Not the Pazz and Jop 1973 – #2

Stevie Wonder – Innervisions

If you had “socially conscious Stevie Wonder” on your pop music bingo card in 1973, you could have completed the line that included “Dolly Parton sweet talks a ho”, “Marvin Gaye brings even more sexy” and “some new guy named Bruce” for a bingo with the free space in the middle.

There are songs about drug abuse, reincarnation, meditation, urban decay and crime, (allegedly) Richard Nixon, and, because it’s Stevie, love, though maybe that’s really what all of these songs are about. Even in a powerhouse like “Living for the City”, with its tale of the struggle to survive, it starts with a foundation of familial love. 

Conventional romantic love isn’t forgotten. The uptempo piano ballad “Golden Lady” has a pseudo Latin feel, and it glides along, melodic and soothing, as the underlying music becomes more complex. “All in Love is Fair” is impassioned and intense, full of regret that emerges towards the end with the vocals becoming strained as the piano keys hit harder, and could serve as the closing theme over the credits of a tragic romance movie.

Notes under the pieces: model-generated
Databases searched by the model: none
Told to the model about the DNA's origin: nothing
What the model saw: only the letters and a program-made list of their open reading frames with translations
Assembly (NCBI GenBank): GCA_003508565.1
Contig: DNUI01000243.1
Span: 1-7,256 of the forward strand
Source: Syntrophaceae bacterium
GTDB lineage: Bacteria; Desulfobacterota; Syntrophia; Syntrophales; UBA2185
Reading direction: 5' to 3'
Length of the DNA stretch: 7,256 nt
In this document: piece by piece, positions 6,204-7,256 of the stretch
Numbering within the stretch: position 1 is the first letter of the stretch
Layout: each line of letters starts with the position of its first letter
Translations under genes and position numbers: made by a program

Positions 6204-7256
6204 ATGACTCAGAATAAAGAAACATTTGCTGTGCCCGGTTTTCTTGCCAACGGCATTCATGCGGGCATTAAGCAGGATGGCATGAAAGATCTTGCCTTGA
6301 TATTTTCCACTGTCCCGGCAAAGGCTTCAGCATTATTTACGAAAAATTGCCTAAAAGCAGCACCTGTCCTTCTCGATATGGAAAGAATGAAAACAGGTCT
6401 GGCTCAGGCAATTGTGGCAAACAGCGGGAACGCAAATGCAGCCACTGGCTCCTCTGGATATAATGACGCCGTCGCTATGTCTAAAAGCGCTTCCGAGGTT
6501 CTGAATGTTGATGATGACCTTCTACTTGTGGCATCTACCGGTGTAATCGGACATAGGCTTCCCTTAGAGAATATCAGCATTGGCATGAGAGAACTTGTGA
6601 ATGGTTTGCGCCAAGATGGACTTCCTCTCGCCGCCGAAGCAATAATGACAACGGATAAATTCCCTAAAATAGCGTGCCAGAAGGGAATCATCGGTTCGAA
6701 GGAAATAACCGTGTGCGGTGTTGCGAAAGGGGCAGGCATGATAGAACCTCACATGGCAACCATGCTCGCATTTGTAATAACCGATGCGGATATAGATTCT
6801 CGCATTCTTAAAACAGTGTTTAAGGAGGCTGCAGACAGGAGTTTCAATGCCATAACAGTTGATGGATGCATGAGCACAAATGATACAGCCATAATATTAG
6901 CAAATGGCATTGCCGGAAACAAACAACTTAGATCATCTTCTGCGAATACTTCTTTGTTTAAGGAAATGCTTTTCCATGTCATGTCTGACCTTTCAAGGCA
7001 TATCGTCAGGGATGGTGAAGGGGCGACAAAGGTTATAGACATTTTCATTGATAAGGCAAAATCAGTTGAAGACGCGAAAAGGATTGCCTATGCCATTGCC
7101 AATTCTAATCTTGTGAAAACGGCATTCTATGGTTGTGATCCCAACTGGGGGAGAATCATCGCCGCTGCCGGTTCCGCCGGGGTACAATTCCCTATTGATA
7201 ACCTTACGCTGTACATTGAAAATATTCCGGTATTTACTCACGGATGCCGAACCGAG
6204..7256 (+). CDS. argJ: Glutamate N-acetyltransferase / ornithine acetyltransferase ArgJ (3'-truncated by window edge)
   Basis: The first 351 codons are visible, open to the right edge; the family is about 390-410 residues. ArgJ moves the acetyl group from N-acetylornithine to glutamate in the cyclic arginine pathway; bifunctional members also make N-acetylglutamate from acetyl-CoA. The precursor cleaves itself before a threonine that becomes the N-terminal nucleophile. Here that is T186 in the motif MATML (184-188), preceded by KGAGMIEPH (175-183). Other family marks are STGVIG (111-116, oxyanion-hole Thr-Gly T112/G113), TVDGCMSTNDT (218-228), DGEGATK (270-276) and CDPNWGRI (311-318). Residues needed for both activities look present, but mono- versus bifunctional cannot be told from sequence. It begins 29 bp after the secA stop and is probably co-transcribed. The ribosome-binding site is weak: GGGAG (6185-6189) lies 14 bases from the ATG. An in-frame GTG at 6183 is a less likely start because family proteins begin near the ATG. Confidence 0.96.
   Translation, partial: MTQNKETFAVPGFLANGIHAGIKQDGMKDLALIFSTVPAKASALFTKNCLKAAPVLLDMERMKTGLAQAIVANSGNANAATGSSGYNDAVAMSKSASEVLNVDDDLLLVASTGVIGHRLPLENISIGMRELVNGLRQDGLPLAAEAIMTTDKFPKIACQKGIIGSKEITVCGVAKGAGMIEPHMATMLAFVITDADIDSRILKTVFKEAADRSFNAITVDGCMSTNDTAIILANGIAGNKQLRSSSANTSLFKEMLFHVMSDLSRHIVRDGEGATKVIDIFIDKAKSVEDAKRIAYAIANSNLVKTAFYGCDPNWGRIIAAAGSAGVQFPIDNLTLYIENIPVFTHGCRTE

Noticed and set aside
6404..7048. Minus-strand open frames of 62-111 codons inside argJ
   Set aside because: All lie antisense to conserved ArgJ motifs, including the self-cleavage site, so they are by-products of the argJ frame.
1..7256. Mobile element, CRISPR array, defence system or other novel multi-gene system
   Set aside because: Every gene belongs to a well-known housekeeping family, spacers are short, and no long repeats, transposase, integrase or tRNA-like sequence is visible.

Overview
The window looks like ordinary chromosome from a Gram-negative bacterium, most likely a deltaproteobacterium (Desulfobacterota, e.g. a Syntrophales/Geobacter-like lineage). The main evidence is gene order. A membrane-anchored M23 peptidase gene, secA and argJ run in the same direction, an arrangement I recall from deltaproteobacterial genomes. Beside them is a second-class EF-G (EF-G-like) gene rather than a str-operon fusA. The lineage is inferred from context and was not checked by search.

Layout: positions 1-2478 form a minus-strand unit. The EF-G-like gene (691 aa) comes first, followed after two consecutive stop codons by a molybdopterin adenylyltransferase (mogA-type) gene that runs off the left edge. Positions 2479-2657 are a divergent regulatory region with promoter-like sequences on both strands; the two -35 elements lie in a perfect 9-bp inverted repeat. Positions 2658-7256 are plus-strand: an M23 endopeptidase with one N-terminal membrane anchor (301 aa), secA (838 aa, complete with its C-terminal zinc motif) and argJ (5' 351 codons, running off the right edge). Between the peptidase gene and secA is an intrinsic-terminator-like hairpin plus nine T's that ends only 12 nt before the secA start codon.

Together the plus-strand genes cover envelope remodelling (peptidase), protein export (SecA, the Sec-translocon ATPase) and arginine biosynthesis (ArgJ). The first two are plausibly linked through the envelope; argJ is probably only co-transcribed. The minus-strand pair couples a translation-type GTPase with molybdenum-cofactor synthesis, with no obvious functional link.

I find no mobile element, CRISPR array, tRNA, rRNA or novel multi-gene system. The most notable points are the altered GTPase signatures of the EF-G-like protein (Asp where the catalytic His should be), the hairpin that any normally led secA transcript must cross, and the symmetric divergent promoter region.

More aggressively Latin is the super fun “Don’t You Worry ‘Bout A Thing” (probably my favourite track), which finds the cocky narrator trying to impress his girl, but the chorus shows his limitations. He tells her “I’ll be standing on the side when you check it out”, and while he thinks she’s overreaching and should be content, in fact she’s trying new things while he is afraid to put himself out there.

But it’s the three more spiritual tracks that make the greatest impression. There is a sense of disenchantment in the fantasy soundscape of “Visions”, of seeing wonderful things that really aren’t. It becomes somewhat neurotic in the latter stages, before ending on a hopeful note. The funky dance vibe of “Higher Ground” lauds reincarnation and the process of growth, but the verses show that everyone keeps repeating the same old patterns. Finally, the mellow “Jesus Children of America” questions how to find peace and the price paid to achieve it.

Just a great record from start to end. Break out your dabbers (or daubers – this is apparently a matter of some controversy in the bingo community) – Marvin will be along soon.